The Closing of the Common-Law Mind

brit judgeThe constitutional soap opera that is Brexit took on an interesting new plot line in November when the Queen’s bench division of the High Court for Justice heard the case of R Miller v The Secretary of State for Exiting the European Union. The panel of three judges found that the government did “not have power under the Crown’s prerogative to give notice pursuant to Article 50 of the Treaty of European Union for the United Kingdom to withdraw from the European Union”.

The political and media reaction was predictable. The Independent described the decision as a “momentous defeat” for the May government. The Guardian thought it the most “encouraging day” for Remainers since the vote on June 23. Champagne socialist MP for the super-rich ghetto of Hampstead, Tulip Siddiq, tweeted that the decision was a vindication of “parliament’s sovereignty”, whilst Liberal Democrat Nick Clegg promised that parliament would amend “any legislation” before triggering Article 50. By contrast, the Sun wondered, “Who do EU think you are?” and the Daily Mail disparaged “gloating Europhiles” who hailed Theresa May’s “humiliation”, and condemned the “out of touch judges” as “enemies of the people”.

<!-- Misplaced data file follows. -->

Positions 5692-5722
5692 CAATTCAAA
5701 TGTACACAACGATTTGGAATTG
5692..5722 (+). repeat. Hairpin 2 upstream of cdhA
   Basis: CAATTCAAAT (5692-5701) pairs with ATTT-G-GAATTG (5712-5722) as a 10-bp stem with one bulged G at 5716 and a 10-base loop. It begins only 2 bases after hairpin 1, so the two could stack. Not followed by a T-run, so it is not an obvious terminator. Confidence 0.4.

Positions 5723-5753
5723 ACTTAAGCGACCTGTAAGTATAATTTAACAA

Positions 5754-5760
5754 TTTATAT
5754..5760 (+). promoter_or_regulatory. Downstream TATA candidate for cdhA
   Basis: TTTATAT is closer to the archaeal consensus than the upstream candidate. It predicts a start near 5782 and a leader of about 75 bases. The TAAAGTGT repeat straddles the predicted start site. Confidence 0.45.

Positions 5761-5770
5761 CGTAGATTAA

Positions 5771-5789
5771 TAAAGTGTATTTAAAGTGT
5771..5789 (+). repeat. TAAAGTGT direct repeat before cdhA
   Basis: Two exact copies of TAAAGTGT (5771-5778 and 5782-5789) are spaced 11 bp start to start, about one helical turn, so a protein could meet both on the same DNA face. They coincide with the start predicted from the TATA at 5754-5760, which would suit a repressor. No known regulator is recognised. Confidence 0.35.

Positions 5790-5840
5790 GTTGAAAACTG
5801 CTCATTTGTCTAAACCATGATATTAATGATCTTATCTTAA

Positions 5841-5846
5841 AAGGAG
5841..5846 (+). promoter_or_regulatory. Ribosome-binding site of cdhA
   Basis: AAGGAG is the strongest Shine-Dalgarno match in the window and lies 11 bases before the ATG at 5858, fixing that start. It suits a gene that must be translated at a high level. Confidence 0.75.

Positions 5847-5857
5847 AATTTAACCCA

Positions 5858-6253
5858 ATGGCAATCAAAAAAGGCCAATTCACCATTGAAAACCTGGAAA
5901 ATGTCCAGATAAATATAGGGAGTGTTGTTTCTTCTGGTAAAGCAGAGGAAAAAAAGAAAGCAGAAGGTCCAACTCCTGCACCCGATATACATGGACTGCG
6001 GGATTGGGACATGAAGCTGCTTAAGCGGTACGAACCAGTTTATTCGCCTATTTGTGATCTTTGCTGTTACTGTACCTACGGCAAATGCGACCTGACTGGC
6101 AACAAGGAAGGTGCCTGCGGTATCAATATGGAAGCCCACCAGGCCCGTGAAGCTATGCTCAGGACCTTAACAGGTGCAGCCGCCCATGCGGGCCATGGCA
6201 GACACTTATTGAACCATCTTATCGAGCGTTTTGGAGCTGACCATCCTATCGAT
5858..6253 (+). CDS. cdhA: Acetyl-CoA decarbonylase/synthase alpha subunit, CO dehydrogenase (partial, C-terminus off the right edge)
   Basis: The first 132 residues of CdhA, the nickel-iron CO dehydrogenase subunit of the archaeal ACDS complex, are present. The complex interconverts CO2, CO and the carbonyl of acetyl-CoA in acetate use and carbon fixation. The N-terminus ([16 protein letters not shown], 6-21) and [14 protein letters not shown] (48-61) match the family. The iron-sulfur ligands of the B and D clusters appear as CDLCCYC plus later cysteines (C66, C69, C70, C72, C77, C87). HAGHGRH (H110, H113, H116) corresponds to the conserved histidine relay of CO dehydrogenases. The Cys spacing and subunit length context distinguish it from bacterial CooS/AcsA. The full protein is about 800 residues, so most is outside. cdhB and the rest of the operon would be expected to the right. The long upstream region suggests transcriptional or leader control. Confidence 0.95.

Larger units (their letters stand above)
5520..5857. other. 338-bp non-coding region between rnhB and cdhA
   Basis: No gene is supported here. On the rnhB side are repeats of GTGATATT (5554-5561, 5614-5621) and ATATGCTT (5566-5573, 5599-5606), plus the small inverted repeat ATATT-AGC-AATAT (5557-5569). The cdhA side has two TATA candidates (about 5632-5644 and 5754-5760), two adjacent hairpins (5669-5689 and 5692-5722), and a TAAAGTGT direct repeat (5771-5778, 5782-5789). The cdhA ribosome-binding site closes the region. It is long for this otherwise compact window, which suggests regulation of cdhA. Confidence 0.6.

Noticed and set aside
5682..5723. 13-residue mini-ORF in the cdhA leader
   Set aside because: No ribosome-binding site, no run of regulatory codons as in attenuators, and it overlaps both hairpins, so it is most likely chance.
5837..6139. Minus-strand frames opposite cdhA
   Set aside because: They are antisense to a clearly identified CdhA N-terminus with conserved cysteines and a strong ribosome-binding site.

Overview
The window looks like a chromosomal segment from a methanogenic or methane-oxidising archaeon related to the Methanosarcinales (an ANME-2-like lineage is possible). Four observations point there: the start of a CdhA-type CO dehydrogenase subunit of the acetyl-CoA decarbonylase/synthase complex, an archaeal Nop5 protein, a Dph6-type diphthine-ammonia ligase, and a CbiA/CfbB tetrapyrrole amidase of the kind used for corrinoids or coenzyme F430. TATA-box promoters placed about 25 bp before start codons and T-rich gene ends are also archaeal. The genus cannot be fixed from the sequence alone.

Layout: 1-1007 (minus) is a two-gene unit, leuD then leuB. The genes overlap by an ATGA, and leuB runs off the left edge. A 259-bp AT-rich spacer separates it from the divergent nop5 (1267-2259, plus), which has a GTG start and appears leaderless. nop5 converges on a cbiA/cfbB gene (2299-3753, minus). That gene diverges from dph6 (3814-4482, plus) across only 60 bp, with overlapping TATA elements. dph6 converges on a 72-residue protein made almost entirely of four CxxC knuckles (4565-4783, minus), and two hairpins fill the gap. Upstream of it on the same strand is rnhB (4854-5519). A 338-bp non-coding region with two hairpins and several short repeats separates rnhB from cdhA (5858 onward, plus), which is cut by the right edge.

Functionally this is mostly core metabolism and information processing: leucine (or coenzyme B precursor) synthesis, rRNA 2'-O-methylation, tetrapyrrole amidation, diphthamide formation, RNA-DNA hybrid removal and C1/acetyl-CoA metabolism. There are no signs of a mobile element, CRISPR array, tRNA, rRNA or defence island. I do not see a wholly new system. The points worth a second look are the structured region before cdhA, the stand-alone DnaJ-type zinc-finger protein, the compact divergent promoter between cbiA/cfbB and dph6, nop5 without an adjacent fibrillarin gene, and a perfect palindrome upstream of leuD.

The decision by the three High Court judges, all of whom have significant ties to the European Court and judicial system, has added a surreal new act to the evolving political drama. It also creates an unanticipated impediment to Theresa May’s announcement, at the Conservative conference in October, of “a quiet revolution” that would make the United Kingdom a “sovereign and independent” country once again. Australians, of course, need no such revolution as they already enjoy the sovereignty and constitutional liberty bequeathed to them by what the nineteenth-century constitutional authority A.V. Dicey termed the “imperial mother of parliaments”.

What was the ground for the judges’ dramatic decision, which they asserted dealt “only with a pure question of law”, and does it make legal or constitutional sense? Interestingly, in rejecting the prerogative power of the Crown, the judges reaffirmed Dicey’s view that only parliament has “the right to make or unmake any law whatever; and, further, that no person or body is recognised by the law … as having a right to override or set aside the legislation of Parliament”.